He blew out a breath, picking idly at the grass, struck by the notion that he wished to do just that—convince her that there was more to him than womanizing and rakish behavior. But even if he attempted such a feat, what chance was there that she could ever think of him as a true suitor?
Isabel held in a yawn, trying to focus on what Mr. Bloomsbury was saying with little success. She took a bite of her eggs, her mind wandering to the previous night. To the waltz . . . and Lord Anthony. Try as she might, she couldn’t shake the fluttery feeling in her middle. She told herself she should be immune to the attentions of such a flirt, one who, by all accounts, had made her stay at the house party thus far quite miserable. It was silly and naïve to harbor any sort of hope, and she determined to banish the feelings at once. But then she would remember the feel of him taking her hand, his smile, the way he had looked at her—
“Don’t you agree?” asked Mr. Bloomsbury, taking such a large bite of ham Isabel was astonished at the way he forced it into his mouth.
“I don’t quite understand what you mean,” she stalled, not having the faintest idea about what he’d been speaking.
Mr. Bloomsbury swallowed, clearing his throat. “As I was saying, I think there are some members of our company who are not quite up to standard. Miss Fairchild, for example.”
“What on earth do you have against Miss Fairchild?” Isabel scooted back her breakfast plate, looking for an opportunity to escape.
“Have you not heard?” The look of horror on his face was almost comical. “She is the daughter of a stable master!”
She arced her brows in surprise. “I never would have guessed. Especially since her manners are better than several members of this house party.” She had no hope that Mr. Bloomsbury would pick up on the irony of her implication, so she picked up the napkin from her lap and set it on the table, unable to bear his company another moment. “And now you’ll have to excuse me.”
Not bothering to look back, Isabel hurried out of the breakfast room. But a moment later, the door opened and she heard Mr. Bloomsbury’s squeaky shoes indicating his pursuit. “Miss Townshend, wait!”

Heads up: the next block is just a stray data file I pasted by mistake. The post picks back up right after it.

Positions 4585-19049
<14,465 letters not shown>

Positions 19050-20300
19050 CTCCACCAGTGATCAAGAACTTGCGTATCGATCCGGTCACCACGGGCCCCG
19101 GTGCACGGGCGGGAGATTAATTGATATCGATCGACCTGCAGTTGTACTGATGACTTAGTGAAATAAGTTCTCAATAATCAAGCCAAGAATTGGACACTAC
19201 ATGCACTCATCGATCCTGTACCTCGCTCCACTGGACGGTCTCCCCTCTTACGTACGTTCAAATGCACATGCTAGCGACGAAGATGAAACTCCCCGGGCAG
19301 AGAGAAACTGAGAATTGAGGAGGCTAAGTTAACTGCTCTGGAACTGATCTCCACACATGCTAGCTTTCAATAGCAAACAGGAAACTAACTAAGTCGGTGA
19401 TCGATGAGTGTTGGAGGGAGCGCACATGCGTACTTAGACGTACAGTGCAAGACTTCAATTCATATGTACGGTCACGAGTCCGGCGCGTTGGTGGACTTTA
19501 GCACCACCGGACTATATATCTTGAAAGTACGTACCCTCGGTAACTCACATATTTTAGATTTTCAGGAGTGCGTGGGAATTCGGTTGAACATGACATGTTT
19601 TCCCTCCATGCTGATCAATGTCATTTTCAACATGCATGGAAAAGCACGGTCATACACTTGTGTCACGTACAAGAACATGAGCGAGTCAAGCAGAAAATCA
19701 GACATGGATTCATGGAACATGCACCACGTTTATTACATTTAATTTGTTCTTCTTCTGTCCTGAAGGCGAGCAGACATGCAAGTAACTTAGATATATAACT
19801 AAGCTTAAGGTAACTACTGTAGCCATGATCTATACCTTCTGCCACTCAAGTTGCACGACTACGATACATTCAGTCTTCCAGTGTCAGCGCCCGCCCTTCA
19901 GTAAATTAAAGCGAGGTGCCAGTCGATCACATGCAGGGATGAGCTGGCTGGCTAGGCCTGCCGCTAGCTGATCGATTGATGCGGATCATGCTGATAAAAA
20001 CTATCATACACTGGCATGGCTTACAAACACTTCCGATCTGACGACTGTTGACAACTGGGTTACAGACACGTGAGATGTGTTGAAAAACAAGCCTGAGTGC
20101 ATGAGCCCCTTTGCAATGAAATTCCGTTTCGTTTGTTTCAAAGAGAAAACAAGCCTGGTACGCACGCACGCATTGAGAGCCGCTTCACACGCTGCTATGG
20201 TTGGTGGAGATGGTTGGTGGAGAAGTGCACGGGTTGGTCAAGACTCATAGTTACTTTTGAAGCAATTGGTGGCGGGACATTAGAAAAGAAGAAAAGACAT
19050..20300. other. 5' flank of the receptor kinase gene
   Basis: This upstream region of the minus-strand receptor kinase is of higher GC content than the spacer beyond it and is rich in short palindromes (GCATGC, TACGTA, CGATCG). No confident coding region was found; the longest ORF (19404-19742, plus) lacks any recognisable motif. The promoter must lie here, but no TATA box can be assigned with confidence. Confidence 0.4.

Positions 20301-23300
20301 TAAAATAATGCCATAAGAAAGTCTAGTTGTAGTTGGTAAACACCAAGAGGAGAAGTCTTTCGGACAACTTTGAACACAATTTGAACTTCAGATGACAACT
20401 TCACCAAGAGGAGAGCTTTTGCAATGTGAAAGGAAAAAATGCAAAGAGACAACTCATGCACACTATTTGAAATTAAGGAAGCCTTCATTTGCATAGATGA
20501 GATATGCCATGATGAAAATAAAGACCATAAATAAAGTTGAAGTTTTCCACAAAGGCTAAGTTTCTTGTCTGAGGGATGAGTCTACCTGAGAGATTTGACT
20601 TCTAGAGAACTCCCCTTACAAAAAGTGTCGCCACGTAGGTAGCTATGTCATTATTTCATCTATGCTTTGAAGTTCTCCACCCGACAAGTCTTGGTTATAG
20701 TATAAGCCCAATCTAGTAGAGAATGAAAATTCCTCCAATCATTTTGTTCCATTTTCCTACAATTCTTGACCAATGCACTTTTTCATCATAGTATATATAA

Isabel took brisk strides and turned down the third corridor, hoping to escape to her room before Mr. Bloomsbury caught up with her.
The second door on the left. She began to run, propelled by the thought that if he caught her now he’d know the precise location of her room. Her hand was on the doorknob when she saw Mr. Bloombury’s shoe appear at the end of the hallway. She pushed the door open, doing her best to close it quickly without making any noise.
The footsteps halted and Isabel stiffened, her pulse pounding in her throat.
“Why Miss Townshend,” said a familiar voice from behind her. “I believe it breaks every rule in propriety for you to be in my bedroom.”
Her head whipped around to see Lord Anthony standing before her, a gleam in his sinful eyes. Without thinking Isabel stepped forward and placed a gloved hand over his lips.
“Quiet!” she mouthed, her mind drastically searching for a way out of this mess. How could she have miscounted the corridors?
“Miss Townshend?” Mr. Bloomsbury’s voice came from just outside the door.
She forced her lungs to take in air slowly, closing her eyes as if that might somehow banish the awkward state she now found herself in.
Lord Anthony’s hand encircled her wrist, slowly prying her hand from his mouth, revealing a casual grin. Coming to herself, Isabel pulled her hand back, but Lord Anthony held on for another moment, his thumb brushing the skin just above her glove. She hated the way her blood pulsed beneath his touch.
“Miss Townshend?” came Mr. Bloomsbury’s voice from further down the hall.
Before Isabel could exhale in relief, Lord Anthony leaned toward her, all but eliminating the space that remained between them. “Now, just what am I supposed to think when a woman of your beauty and charm enters my bedroom and practically throws herself into my arms?”
Breathing was impossible with his eyes staring into hers, the color of burnt caramel, making her forget all resolve against the feelings that had unwillingly surfaced during the waltz two nights before.